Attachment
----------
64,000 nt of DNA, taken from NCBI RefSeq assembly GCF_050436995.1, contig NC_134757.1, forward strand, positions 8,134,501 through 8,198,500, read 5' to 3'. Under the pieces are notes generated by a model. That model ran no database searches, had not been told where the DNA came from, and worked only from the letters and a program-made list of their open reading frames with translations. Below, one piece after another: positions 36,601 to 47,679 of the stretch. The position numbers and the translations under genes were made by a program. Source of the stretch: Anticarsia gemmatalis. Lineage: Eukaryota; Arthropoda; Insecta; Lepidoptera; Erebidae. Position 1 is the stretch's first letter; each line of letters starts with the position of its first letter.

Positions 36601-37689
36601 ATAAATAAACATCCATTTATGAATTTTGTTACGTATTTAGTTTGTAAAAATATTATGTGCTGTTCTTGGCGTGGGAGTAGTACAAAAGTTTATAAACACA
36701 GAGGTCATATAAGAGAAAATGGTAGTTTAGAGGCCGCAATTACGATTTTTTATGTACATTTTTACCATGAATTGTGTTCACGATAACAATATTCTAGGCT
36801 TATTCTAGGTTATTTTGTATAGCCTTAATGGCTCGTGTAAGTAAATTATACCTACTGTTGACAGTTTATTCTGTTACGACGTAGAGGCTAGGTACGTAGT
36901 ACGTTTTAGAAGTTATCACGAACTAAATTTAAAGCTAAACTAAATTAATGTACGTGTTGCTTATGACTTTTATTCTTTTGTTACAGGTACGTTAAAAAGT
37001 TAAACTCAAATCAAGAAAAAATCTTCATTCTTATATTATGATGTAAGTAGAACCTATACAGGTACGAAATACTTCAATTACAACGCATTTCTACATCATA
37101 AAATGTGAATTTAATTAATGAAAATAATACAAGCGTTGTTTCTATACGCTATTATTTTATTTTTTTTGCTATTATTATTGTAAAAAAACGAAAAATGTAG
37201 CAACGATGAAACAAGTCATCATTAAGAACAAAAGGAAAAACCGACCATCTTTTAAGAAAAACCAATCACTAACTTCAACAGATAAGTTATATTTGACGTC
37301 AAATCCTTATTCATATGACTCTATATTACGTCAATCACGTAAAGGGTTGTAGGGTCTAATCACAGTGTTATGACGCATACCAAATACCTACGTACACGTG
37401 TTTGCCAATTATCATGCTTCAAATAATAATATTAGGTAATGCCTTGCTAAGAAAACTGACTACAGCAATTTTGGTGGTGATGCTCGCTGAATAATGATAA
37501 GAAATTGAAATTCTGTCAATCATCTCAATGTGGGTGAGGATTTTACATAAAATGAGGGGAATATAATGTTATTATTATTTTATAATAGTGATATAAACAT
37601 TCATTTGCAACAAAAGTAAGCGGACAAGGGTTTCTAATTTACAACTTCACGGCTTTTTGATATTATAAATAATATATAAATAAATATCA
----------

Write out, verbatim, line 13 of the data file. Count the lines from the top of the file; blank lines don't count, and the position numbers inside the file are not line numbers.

37601 TCATTTGCAACAAAAGTAAGCGGACAAGGGTTTCTAATTTACAACTTCACGGCTTTTTGATATTATAAATAATATATAAATAAATATCA